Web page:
David Whyte is a patient representative in the East Lancashire Future Hospital development site team. In conjunction with the trust’s patient experience department, he is collecting patient experience stories which are having a profound impact on how the clinical team care for their patients.
A guiding principle for the Future Hospital project team is that the hospital should be supporting care for frail, elderly patients closer to their homes. I believe patients need time to reflect on their experiences of being in hospital. Equally, care for patients does not end on the day they leave hospital.
Some patients can feel inhibited or apprehensive when talking to hospital staff about their experiences. I became involved in capturing patient experience stories in order to help the clinical team continue to learn and improve services for patients. If we could give people the opportunity to speak to someone about how they feel about their care, we could capture some very poignant learning about how successfully the trust is caring for and supporting patients.
I believe patients need time to reflect on their experiences of being in hospital. Equally, care for patients does not end on the day they leave hospital.
Together with the trust’s patient experience team, I interview patients in their own homes about their whole patient experience: what brought them to hospital, what happened during their time in hospital and their aftercare.
Before a patient is discharged from hospital, a member of staff, either inside the hospital or outside (eg a district nurse), asks the patient –and their carer/family – if they would be interested in being interviewed about their experiences. It is explained that their stories are kept completely anonymous and are used to improve processes so future patients can receive the best possible care.
In my opinion and from my experience, interviewing a patient in their home as a patient representative helps to put them at ease ready for the interview.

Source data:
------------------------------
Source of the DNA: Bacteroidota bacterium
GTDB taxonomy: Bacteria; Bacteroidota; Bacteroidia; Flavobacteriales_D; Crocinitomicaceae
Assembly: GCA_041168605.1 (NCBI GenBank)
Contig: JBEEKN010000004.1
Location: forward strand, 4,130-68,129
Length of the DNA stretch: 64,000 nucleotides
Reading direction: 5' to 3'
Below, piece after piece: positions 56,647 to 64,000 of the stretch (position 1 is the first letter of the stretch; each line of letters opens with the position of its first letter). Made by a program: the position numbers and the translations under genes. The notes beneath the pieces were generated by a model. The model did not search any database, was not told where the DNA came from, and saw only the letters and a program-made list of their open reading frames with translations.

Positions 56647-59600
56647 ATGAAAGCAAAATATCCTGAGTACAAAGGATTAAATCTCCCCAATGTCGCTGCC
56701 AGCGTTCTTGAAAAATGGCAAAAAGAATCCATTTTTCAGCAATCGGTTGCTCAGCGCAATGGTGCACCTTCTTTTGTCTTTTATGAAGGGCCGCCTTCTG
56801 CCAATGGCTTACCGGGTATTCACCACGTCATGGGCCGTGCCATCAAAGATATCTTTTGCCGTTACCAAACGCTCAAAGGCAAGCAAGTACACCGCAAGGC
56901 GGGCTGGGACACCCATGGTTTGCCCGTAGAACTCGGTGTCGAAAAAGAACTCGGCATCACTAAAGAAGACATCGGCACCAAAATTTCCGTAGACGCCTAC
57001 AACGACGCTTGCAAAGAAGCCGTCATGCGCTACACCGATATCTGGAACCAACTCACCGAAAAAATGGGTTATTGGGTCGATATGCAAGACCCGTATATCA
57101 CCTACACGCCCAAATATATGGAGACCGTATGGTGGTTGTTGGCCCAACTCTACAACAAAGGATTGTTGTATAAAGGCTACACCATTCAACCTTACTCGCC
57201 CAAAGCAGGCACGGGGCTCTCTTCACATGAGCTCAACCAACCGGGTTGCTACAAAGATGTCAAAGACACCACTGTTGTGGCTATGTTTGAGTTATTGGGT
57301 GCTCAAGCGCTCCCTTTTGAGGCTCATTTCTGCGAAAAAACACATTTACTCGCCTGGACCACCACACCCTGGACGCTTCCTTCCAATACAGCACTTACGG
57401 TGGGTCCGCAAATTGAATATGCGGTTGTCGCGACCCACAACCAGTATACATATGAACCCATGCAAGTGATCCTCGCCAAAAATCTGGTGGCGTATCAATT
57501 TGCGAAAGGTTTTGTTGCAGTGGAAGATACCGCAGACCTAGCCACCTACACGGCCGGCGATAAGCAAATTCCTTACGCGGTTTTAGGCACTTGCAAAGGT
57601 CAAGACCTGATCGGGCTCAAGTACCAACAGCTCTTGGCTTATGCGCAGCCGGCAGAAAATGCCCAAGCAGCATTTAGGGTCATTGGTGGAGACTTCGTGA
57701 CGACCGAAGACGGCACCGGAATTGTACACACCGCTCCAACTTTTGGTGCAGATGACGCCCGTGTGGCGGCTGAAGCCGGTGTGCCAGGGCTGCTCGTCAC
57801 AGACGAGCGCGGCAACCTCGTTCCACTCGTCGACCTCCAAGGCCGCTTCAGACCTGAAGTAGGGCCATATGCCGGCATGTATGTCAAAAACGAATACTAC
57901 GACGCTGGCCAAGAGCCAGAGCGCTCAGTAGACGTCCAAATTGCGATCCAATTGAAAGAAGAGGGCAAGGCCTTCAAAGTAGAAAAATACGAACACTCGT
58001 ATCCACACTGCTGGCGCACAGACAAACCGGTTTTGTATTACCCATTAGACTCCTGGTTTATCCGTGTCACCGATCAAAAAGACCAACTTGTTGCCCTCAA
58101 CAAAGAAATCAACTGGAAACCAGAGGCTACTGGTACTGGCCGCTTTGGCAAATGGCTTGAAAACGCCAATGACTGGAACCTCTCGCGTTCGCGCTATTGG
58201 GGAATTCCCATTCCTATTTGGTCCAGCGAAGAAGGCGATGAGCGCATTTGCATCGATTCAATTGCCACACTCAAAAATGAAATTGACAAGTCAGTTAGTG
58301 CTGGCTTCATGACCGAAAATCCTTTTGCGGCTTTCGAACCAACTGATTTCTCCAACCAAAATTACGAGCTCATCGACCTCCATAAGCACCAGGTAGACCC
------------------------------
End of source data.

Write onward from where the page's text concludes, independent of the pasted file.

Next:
On the day of the interview, I visit a patient’s home and explain again the purpose of our conversation. I emphasise their personal feedback is important to the trust and helps clinicians to monitor and improve care. Patients are asked to sign a consent form and I explain the form will be kept securely at the hospital. I also give patients the opportunity to see and approve their story when it is finished.
It’s important to put the interviewee at ease. I like to initiate a relaxed environment on the day of the interview. I speak to the patient about themselves, their families or anything else that interests them. If the person feels like a friend has popped round for tea they will more likely be open and honest about their experiences.
I begin by asking the patient about their medical history; for example any previous illnesses or chronic conditions. I then encourage people to tell me: why they had to go to hospital; what happened once they were there; how long their stay was; when they were discharged; and how things have been since they returned home. If they have a care package or any NHS visitors is also important to know how this is progressing and if they are happy with the service.
The easiest way to preserve the interview is on a small voice recorder. It can be placed on a table or the arm of a chair while the interview takes place. Taking written notes is very helpful for explaining things that may not be very clear in the narrative and also in establishing an accurate timeline of what happened to the patient.
After the interview I prepare a summary report for the trust. It’s not always easy for patients to provide a clear narrative of their experience, they may get dates or other information mixed up; this is to be expected if they were very ill at the time. I find it useful to talk to the family or carer, if present, to gain a broader understanding of their experience. I can then use this information to collate a clear, concise report of the whole patient experience.
The main reason for carrying out these interviews is to learn from patients’ experiences. Look for the hidden story and highlight it. Has there been an improvement in the patient’s experience from a previous illness or admission? Sometimes there is an important element of the story that the patient has not mentioned or is not aware of. For example, the patient may have benefitted from a new working team or procedure, and their experience is proof that the innovation is successful. We hope to build a library of these stories so that we can look back and see if the negatives have been eliminated and any new methods or procedures have been successful.
In setting up this exercise the most important and difficult thing is to find suitable volunteers or non-medical staff who have the time and are willing to carry out these interviews. Some training would be advisable so they can be relaxed and confident in this important exercise.
If you’re interested in reading more about East Lancashire's patient experience stories, Melissa Almond, senior patient experience facilitator has written a blog about how feedback is being used to inform her team's work.